United States District Court, N.D. Alabama, Southern Division
MEMORANDUM OPINION AND ORDER
E. OTT, CHIEF UNITED STATES MAGISTRATE JUDGE.
27, 2018, Plaintiff filed a complaint in the Circuit Court of
Jefferson County, Alabama, against Defendants CEMEX
Southeast, LLC (“CEMEX”), and Randy Martin, as
well as fictitious defendants. (Doc. 1-1 at 5-12). On August
30, 2018, Defendant CEMEX  filed a notice of removal based on
diversity jurisdiction pursuant to 28 U.S.C. §§
1332, 1441, and 1446. (Doc. 1). On September 10, 2018,
Plaintiff filed a motion to remand pursuant to 28 U.S.C.
§ 1447(c). (Doc. 7). Plaintiff contends the court
does not have diversity jurisdiction over his complaint
because CEMEX has failed to meet its burden of proof as it
relates to the amount in controversy requirement. The motion
is fully briefed and ripe for decision. (Docs. 14, 18). For
the following reasons, the court concludes that federal
jurisdiction exists based on complete diversity and the
motion to remand is due to be denied.
party seeking removal has the burden of establishing federal
jurisdiction. Pretka v. Kolter City Plaza II, Inc.,
608 F.3d 744, 752 (11th Cir. 2010). A defendant can remove a
suit to federal district court if that court has original
jurisdiction over the action. 28 U.S.C. § 1441(a).
Federal district courts have original jurisdiction over all
civil actions between parties of diverse citizenship where
the amount in controversy exceeds $75, 000, exclusive of
interest and costs. 28 U.S.C. § 1332(a).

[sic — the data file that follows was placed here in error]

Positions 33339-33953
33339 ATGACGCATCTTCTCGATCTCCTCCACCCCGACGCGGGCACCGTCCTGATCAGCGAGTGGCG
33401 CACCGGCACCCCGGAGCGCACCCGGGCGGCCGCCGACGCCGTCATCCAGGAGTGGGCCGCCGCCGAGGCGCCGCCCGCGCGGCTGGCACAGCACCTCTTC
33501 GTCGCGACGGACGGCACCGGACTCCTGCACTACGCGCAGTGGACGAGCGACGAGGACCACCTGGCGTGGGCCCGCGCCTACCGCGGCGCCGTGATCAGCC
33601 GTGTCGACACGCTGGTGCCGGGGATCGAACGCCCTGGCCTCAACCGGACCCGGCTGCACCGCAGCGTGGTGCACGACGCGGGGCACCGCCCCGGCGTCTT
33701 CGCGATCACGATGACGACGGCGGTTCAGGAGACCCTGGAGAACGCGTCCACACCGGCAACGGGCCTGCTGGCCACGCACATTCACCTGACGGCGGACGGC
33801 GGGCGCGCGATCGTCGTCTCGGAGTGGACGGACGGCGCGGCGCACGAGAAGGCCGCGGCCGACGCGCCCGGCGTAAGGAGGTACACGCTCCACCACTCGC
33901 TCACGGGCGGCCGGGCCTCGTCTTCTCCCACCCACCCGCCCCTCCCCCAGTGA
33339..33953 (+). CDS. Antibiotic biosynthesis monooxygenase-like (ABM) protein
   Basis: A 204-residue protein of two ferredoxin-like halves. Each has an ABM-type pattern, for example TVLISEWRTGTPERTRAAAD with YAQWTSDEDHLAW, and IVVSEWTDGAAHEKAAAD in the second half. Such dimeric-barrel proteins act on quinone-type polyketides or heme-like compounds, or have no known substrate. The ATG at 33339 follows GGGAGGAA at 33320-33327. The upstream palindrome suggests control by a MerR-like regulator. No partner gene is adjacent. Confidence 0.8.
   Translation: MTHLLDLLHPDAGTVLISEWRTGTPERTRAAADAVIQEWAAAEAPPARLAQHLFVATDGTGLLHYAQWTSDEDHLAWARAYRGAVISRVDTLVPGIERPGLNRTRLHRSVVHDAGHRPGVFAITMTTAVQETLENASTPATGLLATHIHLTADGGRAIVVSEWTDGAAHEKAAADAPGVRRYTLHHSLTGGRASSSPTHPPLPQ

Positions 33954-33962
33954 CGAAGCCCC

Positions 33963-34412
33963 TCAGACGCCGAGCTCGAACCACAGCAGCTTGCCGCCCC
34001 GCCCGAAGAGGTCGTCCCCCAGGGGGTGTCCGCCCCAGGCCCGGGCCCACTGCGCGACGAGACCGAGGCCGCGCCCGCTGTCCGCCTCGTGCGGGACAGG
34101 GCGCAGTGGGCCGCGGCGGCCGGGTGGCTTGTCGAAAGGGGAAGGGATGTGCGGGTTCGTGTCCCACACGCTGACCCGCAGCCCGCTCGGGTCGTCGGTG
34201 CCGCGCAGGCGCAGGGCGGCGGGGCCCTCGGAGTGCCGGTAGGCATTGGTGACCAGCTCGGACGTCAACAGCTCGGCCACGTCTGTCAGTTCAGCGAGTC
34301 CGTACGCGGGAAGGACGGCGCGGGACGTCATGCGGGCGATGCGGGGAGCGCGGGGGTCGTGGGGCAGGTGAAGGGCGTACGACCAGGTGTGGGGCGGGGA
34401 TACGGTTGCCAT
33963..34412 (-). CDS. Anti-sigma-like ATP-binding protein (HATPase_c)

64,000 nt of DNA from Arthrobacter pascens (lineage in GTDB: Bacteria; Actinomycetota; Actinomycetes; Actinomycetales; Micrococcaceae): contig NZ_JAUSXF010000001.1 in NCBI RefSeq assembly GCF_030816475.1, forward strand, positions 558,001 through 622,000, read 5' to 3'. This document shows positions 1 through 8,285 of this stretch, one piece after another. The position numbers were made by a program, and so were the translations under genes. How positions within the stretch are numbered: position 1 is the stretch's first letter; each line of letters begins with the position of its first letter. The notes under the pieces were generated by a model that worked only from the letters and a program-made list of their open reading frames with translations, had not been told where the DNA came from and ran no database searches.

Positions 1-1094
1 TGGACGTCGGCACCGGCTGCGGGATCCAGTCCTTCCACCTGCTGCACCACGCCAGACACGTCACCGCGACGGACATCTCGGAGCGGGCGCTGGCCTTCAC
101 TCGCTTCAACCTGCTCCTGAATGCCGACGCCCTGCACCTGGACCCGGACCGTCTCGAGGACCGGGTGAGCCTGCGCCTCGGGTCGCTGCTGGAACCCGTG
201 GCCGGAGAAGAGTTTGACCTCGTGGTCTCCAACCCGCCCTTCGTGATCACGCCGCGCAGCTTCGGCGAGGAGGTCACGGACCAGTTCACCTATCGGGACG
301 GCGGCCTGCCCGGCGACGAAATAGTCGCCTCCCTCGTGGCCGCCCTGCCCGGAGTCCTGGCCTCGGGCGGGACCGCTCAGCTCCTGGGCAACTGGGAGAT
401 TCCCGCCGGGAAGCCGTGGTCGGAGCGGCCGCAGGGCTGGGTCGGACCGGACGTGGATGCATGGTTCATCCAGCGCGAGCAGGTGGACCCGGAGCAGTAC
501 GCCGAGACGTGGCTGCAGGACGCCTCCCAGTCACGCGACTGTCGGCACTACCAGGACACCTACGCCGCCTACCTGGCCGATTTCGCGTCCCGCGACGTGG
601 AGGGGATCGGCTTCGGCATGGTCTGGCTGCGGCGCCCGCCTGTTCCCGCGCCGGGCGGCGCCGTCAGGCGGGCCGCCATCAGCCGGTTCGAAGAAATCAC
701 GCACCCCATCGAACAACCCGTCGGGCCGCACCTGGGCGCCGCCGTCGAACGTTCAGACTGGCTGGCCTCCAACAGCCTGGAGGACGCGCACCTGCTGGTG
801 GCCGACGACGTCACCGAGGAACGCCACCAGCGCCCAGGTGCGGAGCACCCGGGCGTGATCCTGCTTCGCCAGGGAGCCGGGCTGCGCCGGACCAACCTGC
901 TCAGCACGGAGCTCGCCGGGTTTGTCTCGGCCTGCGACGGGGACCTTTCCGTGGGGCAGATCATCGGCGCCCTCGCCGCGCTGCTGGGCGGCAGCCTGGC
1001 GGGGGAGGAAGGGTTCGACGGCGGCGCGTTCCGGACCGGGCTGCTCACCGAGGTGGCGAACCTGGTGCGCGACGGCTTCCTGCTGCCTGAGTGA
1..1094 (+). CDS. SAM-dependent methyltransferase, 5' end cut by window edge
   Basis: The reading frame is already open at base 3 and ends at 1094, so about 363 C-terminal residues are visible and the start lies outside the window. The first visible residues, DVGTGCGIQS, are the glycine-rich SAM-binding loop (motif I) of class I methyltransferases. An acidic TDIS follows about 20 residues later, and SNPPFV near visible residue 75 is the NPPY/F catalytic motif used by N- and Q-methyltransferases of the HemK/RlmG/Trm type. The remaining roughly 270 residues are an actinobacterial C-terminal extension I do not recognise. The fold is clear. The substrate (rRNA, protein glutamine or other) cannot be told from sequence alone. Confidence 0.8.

the plaintiff does not plead a specified amount of damages in
the complaint, a defendant's notice of removal need
include only a “plausible allegation” that the
amount in controversy meets the jurisdictional threshold.
See Dart Cherokee Basin Operating Co. v. Owens, __
U.S.__, 135 S.Ct. 547, 554 (2014). When the plaintiff has not
specified the amount of damages in the complaint, the
removing defendant bears the burden of establishing the
jurisdictional amount by a preponderance of the evidence.
Roe v. Michelin North Am., Inc., 613 F.3d 1058, 1061
(11th Cir. 2010).
assessing whether removal is proper, the court first looks to
the complaint. Pretka, 608 F.3d at 754. If a
defendant alleges that federal jurisdiction is
“facially apparent” from the complaint, the court
must evaluate whether the “complaint itself satisfies
the defendant's jurisdictional burden.”
Roe, 613 F.3d at 1061. The law permits a district
court to make “‘reasonable deductions, reasonable
inferences, and other reasonable extrapolations'”
to determine whether federal jurisdiction exits from the face
of the complaint. Id. at 1061-62 (quoting
Pretka, 608 F.3d at 754). “A district court
need not suspend reality or shelve common sense in
determining whether the face of the complaint . . .
establishes the jurisdictional amount. . . . Instead, courts
may use their judicial experience and common sense in
determining whether the case stated in a complaint meets
federal jurisdictional requirements.” Roe, 613
F.3d at 1062 (citations and quotation marks omitted).
complaint,  Plaintiff alleges he fell several feet
from an elevated work platform at a CEMEX facility and